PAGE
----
If all it was meant to be was a mechanism to arrest an errant hammer, it could have been much cheaper, easier, and faster to machine by using a simple, square shelf such as the one seen on the present Series 80 hammers. That captive notch is a fairly complicated cut to make on the hammer. That takes time, tooling, jigs and fixtures, and man-hours. That translates to money and a delay in filling a contract on time. If there's one thing that's been constant, it's corporate bean counters who look for ways to eliminate unnecessary steps.

In the 1910 patents...in Browning's own words...the half-cock is described as a safety position during his description of the method for lowering the hammer from the firing position without touching the firing pin. Incidentally laying waste to another rumor that the hammer should never be manually lowered on a loaded chamber.

But, let's look at the half-cock and see exactly what it does.

When the sear engages the notch, it's captive in that notch...sear and hammer interlocked...and pulling the trigger won't move the sear. The sear can't escape. The hammer can't fall...and the trigger is frozen until the hammer is recocked and returned to the firing position.

Ladies and laddies..if that doesn't meet the criteria for an active safety...I'd like to know what does.

To shoot down one more rumor...

"Browning "corrected" the flaws in the 1911 with the High-Power...and one of the first things that he did was to eliminate the grip safety."

How many times have we heard that one?

First...Browning died 9 years before the High-Power was finished. He had very little influence on the final design.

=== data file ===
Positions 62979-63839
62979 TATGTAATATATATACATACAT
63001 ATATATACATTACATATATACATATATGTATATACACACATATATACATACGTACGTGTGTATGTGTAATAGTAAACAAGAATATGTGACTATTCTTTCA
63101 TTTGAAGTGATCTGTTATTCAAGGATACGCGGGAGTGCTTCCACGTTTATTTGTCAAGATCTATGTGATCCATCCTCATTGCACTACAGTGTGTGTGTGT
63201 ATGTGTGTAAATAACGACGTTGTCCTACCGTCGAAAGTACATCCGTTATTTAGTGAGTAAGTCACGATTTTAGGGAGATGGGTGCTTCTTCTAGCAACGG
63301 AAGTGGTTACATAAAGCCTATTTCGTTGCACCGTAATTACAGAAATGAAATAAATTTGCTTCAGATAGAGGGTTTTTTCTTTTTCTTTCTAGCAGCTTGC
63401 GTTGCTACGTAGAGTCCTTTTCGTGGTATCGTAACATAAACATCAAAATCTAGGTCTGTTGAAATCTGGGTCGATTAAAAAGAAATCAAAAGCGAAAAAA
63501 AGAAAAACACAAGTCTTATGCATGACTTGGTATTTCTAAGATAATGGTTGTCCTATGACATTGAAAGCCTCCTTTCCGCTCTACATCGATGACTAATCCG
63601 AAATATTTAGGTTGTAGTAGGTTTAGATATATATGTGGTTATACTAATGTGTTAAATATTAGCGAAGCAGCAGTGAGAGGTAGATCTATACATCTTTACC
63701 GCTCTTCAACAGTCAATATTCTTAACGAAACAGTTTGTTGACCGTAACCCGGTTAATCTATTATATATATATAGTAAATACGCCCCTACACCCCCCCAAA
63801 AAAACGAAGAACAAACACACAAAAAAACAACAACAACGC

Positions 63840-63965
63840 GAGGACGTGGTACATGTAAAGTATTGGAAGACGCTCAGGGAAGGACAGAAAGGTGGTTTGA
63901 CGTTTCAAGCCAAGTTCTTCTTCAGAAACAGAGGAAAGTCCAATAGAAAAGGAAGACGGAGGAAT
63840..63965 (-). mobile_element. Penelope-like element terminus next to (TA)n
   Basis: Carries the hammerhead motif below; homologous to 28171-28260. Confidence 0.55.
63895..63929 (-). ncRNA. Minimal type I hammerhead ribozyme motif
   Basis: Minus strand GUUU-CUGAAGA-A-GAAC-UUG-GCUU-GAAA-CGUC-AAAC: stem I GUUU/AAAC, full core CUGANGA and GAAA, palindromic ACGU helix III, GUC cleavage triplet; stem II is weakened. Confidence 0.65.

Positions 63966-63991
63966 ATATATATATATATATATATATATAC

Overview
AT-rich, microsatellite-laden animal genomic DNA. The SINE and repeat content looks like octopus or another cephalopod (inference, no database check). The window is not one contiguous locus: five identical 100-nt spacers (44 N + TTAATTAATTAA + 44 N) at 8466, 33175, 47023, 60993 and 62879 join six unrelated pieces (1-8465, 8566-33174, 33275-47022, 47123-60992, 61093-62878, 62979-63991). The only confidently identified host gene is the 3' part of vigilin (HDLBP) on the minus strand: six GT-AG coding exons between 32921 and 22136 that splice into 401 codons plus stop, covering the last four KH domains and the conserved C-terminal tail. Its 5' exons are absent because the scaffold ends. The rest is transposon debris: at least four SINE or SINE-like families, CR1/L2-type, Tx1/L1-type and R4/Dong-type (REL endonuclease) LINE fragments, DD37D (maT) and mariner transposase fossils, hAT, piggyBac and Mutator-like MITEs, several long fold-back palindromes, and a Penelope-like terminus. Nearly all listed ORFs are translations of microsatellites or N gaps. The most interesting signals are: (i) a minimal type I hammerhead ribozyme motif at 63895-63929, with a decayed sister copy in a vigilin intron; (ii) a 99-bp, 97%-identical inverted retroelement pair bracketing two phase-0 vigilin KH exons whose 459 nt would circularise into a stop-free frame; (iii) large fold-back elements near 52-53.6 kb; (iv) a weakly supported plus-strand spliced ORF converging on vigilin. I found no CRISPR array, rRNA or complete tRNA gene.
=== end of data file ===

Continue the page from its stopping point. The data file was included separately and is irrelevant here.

Second...As with the 1911...Browning didn't have a free hand in it. He didn't design what he wanted. He designed what he was asked for. The High-Power project was a military contract. If the people paying the bills had requested a grip safety on the P35...you can bet the farm that it would be wearing one today.

Last edited by JohnnyT; 05-07-2010 at 02:20 AM.
 
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Old 09-23-2012, 05:45 AM   #2
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Nice post, I have always had concerns with the 'locked and cocked" carry method.
Thanks for confiming my thought on this.
 
Old 09-26-2012, 03:02 AM   #3
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No real reason to be concerned with cocked and locked from a safety standpoint. It's as safe as any loaded gun can be. The only way to make a gun completely safe is to never load it.

Bottom line:

Is gun. Gun not safe.
 
 
Old 09-26-2012, 03:20 AM   #4
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JohnnyT,

Are ye stirrin' the pot again?

How many bottle openers on a GI 1911A1?
 
Old 09-26-2012, 11:13 AM   #5
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It's what I live for, cohee.

Two...and...that depends on whether the pistol's got a lanyard loop set at the correct angle. Smith & Alexander's ain't.
 
Old 09-26-2012, 01:51 PM   #6
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Two is a good answer for a U.S. Marine.
(notice that I did not say 'ex-marine')
 
Old 09-27-2012, 02:38 AM   #7
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Well, I guess there are a couple more...but since I never, ever drank beer, and spent all my free time with the chaplain...I wouldn't know about the others.

urah